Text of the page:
A revealing op-ed from the Wall Street Journal Editorial Board, New York’s Near Zombie Apocalypse, serves a stark reminder of the challenges facing America’s energy grid, with vital lessons for Kentucky.

The piece focused on a report by the Federal Energy Regulatory Commission (FERC) and the North American Electric Reliability Corporation (NERC) that detailed the near-catastrophic failure of our nation’s power grid during Winter Storm Elliott last December. It revealed that during the storm, technical failures and fuel shortages led to power outages affecting hundreds of thousands in the southeastern U.S., and that the issue was made worse by the retirement of dependable baseload power plants.

The report by NERC and FERC is a wake-up call that a rushed transition away from time-tested power sources poses grave challenges to grid reliability, especially during extreme weather conditions. As the Wall Street Journal editorial board wrote, “Winter storms happen, but U.S. energy systems are becoming less resilient as coal and nuclear power plants shut down owing to competition from heavily subsidized green energy.”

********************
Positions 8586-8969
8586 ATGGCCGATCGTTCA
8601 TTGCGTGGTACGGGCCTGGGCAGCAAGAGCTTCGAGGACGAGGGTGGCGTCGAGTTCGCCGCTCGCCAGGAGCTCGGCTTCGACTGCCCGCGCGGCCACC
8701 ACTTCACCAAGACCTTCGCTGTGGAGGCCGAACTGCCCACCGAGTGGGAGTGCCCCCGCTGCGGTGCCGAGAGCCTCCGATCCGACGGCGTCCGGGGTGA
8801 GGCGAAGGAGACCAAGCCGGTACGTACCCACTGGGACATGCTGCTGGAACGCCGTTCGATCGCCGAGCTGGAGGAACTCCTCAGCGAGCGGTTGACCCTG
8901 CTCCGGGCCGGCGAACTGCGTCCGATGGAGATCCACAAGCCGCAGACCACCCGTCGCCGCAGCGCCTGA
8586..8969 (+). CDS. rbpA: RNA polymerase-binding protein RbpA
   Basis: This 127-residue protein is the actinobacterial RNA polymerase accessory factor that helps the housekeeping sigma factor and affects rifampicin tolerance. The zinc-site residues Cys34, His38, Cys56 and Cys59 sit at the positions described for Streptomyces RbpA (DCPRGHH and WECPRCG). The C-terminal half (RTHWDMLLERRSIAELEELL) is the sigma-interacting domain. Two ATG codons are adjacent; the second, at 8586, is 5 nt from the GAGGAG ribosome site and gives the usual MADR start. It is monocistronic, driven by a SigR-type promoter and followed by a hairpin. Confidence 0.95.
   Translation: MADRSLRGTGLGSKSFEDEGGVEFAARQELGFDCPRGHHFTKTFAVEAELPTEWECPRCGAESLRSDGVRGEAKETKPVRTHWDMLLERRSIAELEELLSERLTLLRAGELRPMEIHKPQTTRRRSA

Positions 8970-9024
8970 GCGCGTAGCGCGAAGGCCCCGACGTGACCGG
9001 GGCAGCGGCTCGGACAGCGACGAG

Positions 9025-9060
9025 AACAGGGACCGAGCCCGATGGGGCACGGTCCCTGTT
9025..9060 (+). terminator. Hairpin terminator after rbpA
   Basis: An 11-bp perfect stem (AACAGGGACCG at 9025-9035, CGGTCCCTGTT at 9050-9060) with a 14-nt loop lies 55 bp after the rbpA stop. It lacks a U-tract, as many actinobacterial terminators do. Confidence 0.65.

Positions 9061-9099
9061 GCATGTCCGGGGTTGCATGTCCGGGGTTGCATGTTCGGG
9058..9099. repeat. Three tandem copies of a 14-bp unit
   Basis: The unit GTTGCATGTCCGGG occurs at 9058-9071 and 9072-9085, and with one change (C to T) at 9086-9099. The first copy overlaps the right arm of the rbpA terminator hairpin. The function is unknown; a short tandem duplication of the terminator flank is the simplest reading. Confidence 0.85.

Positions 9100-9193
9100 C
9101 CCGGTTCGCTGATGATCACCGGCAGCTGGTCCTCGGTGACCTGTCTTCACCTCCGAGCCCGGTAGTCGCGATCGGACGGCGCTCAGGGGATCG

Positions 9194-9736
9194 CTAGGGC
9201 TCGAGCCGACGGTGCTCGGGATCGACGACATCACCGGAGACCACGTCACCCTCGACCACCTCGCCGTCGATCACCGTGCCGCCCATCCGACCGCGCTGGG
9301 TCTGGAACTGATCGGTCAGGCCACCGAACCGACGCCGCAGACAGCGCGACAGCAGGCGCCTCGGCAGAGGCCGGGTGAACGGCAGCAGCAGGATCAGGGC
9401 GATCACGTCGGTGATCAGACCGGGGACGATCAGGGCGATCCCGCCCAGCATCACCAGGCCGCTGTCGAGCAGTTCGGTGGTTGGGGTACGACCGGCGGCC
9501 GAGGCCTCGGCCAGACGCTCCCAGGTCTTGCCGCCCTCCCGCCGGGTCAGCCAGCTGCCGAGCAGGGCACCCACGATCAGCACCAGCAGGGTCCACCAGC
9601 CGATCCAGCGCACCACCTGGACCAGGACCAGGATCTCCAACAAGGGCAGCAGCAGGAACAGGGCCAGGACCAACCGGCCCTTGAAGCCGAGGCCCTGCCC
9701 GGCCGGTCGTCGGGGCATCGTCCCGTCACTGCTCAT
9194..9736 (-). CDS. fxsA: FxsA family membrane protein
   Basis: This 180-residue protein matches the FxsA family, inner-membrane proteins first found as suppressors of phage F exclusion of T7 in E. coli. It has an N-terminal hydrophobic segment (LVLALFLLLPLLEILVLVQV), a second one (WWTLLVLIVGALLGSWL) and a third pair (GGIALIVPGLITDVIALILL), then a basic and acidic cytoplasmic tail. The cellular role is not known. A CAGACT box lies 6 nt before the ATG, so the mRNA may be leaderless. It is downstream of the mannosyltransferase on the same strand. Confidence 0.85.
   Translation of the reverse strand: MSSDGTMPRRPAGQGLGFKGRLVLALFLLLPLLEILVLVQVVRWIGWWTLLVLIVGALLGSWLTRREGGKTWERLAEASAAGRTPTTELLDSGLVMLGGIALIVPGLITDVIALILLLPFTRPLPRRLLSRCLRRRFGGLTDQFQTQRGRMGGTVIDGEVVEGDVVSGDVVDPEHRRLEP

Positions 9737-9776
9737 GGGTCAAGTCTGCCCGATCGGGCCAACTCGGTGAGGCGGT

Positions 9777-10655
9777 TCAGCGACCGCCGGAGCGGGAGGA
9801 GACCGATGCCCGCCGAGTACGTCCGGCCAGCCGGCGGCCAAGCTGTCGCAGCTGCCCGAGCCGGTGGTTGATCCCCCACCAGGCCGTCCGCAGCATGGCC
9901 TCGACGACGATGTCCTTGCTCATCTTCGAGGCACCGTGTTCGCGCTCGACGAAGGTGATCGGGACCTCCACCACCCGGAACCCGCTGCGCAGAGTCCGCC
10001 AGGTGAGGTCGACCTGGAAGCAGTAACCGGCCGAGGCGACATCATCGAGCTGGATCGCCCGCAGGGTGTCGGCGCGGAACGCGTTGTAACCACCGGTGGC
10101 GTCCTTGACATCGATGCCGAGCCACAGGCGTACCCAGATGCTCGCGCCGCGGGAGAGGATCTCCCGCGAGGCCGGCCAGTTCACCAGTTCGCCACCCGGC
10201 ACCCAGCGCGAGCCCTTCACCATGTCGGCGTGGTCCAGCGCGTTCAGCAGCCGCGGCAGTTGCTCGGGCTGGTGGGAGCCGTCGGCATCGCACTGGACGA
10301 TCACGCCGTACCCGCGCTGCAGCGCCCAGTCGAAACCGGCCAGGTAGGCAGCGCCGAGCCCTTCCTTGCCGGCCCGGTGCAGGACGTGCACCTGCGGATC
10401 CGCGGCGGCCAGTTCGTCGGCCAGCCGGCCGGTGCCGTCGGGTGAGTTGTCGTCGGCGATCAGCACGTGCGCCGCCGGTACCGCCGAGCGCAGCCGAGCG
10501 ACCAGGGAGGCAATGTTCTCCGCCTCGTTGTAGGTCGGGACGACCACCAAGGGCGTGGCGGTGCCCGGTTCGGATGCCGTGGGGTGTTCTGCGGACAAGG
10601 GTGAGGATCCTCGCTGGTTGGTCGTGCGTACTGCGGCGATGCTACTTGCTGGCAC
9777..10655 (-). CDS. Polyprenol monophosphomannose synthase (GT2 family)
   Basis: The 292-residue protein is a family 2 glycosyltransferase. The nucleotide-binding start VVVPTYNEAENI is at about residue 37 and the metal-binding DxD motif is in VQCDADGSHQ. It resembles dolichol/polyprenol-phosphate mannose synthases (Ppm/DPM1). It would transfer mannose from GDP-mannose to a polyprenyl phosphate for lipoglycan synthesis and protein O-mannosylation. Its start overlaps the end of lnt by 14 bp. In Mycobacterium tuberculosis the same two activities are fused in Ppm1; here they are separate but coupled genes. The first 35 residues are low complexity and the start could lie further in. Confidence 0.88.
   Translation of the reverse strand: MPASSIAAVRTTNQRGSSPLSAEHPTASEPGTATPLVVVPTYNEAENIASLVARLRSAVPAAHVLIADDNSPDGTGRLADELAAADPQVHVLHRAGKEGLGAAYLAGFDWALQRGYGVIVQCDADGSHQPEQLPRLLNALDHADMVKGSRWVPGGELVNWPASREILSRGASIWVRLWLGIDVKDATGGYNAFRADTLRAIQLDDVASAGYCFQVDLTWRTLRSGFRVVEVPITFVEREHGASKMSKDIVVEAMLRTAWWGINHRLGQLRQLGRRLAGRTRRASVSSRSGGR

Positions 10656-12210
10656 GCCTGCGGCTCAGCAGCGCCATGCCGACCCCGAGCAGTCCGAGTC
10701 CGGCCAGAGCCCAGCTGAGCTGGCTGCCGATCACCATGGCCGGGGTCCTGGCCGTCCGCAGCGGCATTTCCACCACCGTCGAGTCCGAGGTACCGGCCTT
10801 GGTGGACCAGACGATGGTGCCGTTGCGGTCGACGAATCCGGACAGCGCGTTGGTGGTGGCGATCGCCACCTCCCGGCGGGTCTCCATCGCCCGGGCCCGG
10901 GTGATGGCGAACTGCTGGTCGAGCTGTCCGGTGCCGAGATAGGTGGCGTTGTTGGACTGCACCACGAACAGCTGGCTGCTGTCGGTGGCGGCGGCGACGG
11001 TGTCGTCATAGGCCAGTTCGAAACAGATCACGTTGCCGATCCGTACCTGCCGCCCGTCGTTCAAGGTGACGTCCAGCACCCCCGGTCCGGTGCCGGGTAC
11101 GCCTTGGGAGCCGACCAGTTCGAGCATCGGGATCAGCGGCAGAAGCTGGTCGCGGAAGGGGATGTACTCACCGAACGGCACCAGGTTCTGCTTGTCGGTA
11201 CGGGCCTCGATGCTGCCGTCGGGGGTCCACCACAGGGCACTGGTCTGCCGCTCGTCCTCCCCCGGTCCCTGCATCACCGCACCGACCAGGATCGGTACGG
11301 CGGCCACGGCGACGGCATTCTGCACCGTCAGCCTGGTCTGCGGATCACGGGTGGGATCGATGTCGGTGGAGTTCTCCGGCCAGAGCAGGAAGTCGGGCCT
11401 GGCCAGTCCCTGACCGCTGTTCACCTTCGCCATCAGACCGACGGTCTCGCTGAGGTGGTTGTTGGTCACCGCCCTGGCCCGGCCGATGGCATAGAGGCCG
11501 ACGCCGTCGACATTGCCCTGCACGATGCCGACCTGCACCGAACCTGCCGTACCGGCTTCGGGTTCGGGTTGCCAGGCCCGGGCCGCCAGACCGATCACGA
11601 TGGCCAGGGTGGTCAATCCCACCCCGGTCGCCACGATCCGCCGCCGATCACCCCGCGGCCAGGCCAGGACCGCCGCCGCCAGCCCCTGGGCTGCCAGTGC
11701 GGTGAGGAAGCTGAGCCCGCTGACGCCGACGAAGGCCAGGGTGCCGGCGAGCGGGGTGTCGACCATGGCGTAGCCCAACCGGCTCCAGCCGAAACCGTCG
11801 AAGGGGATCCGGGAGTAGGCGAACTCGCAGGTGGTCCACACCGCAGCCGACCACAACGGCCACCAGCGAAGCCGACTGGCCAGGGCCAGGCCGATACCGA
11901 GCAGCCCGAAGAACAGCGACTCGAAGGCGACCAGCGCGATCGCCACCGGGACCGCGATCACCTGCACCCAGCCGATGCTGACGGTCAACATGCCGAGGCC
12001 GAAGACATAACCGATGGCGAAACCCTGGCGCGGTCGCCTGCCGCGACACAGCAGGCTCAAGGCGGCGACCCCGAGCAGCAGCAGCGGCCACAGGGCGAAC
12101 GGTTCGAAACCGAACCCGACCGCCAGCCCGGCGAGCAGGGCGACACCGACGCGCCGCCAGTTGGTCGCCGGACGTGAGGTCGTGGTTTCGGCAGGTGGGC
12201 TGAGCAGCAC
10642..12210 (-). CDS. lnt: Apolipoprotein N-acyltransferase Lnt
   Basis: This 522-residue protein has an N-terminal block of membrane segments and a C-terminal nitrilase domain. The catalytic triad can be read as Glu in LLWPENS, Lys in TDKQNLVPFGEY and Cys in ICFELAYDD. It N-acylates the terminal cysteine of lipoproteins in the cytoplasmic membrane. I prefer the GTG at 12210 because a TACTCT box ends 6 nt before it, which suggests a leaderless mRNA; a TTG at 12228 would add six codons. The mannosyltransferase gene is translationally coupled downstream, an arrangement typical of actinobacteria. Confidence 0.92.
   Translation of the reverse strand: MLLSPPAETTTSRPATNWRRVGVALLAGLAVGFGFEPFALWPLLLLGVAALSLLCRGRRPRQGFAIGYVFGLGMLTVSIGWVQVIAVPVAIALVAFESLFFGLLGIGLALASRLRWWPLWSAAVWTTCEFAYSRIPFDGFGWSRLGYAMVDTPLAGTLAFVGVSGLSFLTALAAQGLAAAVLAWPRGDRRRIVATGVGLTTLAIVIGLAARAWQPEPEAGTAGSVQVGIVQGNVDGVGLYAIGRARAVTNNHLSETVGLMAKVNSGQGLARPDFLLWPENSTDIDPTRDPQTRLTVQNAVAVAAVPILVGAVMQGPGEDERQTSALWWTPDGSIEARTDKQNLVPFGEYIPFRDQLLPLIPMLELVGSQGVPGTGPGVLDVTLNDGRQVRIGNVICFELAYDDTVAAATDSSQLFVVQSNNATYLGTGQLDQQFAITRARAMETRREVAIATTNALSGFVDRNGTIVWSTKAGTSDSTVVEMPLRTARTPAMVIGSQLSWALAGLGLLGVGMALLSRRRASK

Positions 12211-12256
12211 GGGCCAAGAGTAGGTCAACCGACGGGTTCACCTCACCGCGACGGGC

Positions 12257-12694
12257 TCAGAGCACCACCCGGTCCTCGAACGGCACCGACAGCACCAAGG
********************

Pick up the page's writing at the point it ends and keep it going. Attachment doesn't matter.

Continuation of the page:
Rather than forfeiting existing power generation in favor of new and less dependable technologies, Kentucky needs a balanced and diversified energy mix that can withstand extreme weather and technical challenges, and we must ensure that our pursuit of green energy does not compromise the reliability of our power systems. Instead, we should strive for an energy strategy that prioritizes affordability and reliability, ensuring that our communities remain safe and warm, even during the harshest of winters

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